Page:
About 20 million hydroxychloroquine tablets distributed in U.S

Pic from Farhad Babaei/ Magnus News. WARNING: Some disturbing content. Pic shows a patient on a ventilator in these series of pictures from the frontline of the world’s third worst COVID-19 outbreak in Iran. The disturbing pictures show men and women hooked up to ventilators as their ravaged lungs can no longer function after being ravaged by COVID-19. Iran has seen more than 1,200 deaths from the deadly virus and nearly 20,000 cases in what is one of the worst outbreaks behind only China and Italy. But the Middle Eastern nation has faced years of sanctions so medical supplies and equipment can be in short supply. Photographer Farhad Babaei was given exclusive access to a COVID-19 centre in Babol, in the Mazandaran Province, where the country has experienced it’s second highest number of fatalities. //MAGNUSNEWSAGENCY_1120.3063/2003191644/Credit:Farhad Babaei/ Magnus New/SIPA/2003191647 (Newscom TagID: sfphotosfour538381.jpg) [Photo via Newscom]


The United States government through the Strategic National Stockpile has sent out about 20 million tablets of hydroxychloroquine, the malaria drug that some doctors have prescribed to Covid-19 patients.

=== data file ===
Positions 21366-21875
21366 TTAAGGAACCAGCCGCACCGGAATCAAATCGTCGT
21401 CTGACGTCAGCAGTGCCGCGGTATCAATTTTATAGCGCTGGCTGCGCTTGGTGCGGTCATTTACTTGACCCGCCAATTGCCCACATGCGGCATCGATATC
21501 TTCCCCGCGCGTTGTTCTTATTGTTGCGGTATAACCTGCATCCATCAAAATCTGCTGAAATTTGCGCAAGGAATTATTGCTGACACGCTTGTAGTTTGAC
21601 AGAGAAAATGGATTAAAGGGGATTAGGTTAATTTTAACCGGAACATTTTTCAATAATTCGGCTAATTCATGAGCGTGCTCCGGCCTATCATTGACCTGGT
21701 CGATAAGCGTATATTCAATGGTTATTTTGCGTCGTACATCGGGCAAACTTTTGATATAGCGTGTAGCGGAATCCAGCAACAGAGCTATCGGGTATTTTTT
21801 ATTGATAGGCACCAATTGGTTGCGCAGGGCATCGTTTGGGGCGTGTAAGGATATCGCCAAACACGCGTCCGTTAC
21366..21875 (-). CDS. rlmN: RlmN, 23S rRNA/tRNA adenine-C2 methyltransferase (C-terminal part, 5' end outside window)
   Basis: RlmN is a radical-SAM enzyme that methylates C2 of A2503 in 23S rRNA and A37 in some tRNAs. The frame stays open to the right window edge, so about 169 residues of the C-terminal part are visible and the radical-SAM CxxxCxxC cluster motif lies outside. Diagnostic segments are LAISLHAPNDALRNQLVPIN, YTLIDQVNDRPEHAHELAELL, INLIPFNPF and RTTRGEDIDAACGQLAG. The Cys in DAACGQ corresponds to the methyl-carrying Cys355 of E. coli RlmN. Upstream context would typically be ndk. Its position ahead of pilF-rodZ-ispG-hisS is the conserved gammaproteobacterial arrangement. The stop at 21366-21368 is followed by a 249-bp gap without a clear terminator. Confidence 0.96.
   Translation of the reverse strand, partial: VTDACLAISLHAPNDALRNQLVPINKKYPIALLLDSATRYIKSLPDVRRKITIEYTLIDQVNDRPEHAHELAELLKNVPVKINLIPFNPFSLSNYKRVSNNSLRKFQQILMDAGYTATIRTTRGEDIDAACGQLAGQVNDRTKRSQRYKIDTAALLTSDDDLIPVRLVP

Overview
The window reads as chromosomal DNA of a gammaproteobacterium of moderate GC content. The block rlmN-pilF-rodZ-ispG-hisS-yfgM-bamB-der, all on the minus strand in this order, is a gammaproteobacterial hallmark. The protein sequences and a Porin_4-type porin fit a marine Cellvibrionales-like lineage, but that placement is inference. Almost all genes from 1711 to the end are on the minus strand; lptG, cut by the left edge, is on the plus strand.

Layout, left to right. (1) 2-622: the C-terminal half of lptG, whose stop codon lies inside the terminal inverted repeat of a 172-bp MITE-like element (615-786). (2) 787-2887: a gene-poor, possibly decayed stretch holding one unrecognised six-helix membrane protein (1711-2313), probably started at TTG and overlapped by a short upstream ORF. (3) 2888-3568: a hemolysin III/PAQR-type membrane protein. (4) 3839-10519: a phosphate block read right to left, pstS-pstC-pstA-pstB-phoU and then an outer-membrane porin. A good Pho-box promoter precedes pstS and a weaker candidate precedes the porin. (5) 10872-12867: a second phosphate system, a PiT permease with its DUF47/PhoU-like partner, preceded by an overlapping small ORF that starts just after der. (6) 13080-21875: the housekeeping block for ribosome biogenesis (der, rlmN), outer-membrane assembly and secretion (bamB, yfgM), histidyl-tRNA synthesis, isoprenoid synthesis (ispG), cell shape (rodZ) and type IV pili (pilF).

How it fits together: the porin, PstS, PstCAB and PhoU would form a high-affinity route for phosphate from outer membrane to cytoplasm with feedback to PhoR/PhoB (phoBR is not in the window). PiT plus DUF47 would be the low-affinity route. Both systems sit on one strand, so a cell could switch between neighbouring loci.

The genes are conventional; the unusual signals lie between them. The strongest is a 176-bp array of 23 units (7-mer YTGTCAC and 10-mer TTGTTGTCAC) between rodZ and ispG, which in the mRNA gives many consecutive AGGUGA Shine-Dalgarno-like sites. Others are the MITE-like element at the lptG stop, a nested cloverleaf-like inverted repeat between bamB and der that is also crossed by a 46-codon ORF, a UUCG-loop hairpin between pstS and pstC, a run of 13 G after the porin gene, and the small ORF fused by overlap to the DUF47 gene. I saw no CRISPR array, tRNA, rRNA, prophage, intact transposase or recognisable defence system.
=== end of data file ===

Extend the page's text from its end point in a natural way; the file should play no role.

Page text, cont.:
The shipments are heading to New York city, Washington, DC, Baltimore, Baton Rouge; St. Louis; Philadelphia; Baltimore; Miami; Milwaukee; Indianapolis; Houston and Pittsburgh, Detroit, New Orleans and Chicago.

About 10.1 million are going to the Departments of Defense and Veterans Affairs, said a spokesperson for the U.S Federal Emergency Management Agency.

Erin Fox, senior director of Drug Information and Support Services at the University of Utah College of Pharmacy, said most courses of hydroxychloroquine treatment for Covid-19 take 12 to 14 tablets. So the shipments will cover treatment for about 1.4 million patients.

U.S Administration officials have stressed that the choice of using hydroxychloroquine, which is often combined with other drugs such as azithromycin, is a matter between doctors and their patients.

But some medical experts have raised concerns about widespread use of the drug, which can have dangerous side effects under some circumstances.



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